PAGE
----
The well thought out argument was a pitch to free investors from the intricacies of managing an individual corporate, or high yield bond portfolio. Although they have had limited success with asset inflows into the strategy in comparison to the larger aggregate bond ETFs, I can appreciate the existence of a fund designed to target a specified maturity and sector of the bond market.
A Guggenheim ETF I use more frequently in our strategic income strategy, the Guggenheim Multi-Asset Income ETF (NYSEARCA:CVY), is another well thought out alternative ETF for income investors. I particularly like it’s non-traditional index composition that includes higher yielding, more aggressive securities than your typical run of the mill large-cap dividend equity ETF such as the iShares Select Dividend (NYSEARCA:DVY). It essentially enables investors to gather exposure to various alternative income sectors such as REITs, MLPS, closed-end funds, and preferred stocks, in addition to great companies like Intel (NASDAQ:INTC), Verizon Communications (NYSE:VZ), and Pfizer (NYSE:PFE). I prefer using a fund like CVY as a sector allocation during a strong uptrend, as I believe it offers a great opportunity for performance and yield enhancement through an alternative means of diversification.
So as my interest began to shift abroad towards companies with lower fundamental valuations and higher yields, the Guggenheim Global Dividend Opportunities Index (NYSEARCA:LVL) went hand in glove with that theme. Although I don’t have a position established in the fund today, its yield is what caught my eye as I was browsing Guggenheim’s website. Every single one of the 100 holdings that comprise the index was selected and then weighted based on the size of its dividend, and in fact the current SEC yield is indicated at 5.20%. The composition of the fund allows investors to gain access to mREITs, business development companies, and other specialized high income producers, but with the majority of the holdings allocated globally and therefore outside the U.S. Dollar.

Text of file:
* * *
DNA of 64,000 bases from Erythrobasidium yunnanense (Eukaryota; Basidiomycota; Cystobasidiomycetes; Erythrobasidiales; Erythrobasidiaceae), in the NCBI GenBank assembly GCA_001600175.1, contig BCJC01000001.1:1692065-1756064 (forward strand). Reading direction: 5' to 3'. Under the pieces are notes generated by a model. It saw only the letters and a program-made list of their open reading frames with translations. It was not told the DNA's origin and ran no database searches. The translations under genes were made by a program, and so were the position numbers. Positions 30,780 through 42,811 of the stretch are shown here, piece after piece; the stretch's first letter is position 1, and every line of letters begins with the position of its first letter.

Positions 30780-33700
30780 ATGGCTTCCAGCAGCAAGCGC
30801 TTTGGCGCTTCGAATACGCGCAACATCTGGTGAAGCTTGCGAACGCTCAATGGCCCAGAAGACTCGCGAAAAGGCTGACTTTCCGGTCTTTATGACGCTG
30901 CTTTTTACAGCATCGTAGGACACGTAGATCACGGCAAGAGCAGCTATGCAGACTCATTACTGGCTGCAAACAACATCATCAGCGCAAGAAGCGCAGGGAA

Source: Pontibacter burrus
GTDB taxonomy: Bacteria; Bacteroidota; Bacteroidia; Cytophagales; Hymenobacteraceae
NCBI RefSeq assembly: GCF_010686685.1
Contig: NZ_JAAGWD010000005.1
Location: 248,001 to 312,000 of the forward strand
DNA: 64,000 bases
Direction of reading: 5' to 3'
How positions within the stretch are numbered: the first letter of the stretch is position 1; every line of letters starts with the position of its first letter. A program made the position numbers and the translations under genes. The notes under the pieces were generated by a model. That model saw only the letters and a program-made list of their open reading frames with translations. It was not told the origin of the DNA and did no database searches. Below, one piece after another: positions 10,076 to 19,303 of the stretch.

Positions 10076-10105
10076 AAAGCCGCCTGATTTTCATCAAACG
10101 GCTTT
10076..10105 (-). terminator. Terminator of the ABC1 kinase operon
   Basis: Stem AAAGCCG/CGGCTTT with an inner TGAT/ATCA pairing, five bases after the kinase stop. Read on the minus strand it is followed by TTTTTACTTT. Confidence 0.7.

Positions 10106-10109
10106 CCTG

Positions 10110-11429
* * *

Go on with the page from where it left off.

Moreover, It is important to keep in mind the fund is heavily concentrated with higher yielding sectors such as financial, telecom, and utilities stocks, so it won’t offer the same amount of broad diversification as a typical international ETF. This intensification has likely caused LVL to underperform some of its peers in the past, but it will be interesting to see how it reacts during the next correction. With that in mind, it may be in your best interest to integrate a position like LVL into your portfolio as a sector allocation similar to CVY, rather than as a core holding. I will continue to monitor its performance vs other great international dividend equity ETFs, but I think it could represent another great future opportunity given the right circumstances.
This article is brought to you courtesy of Michael Fabian from Fabian Capital Management.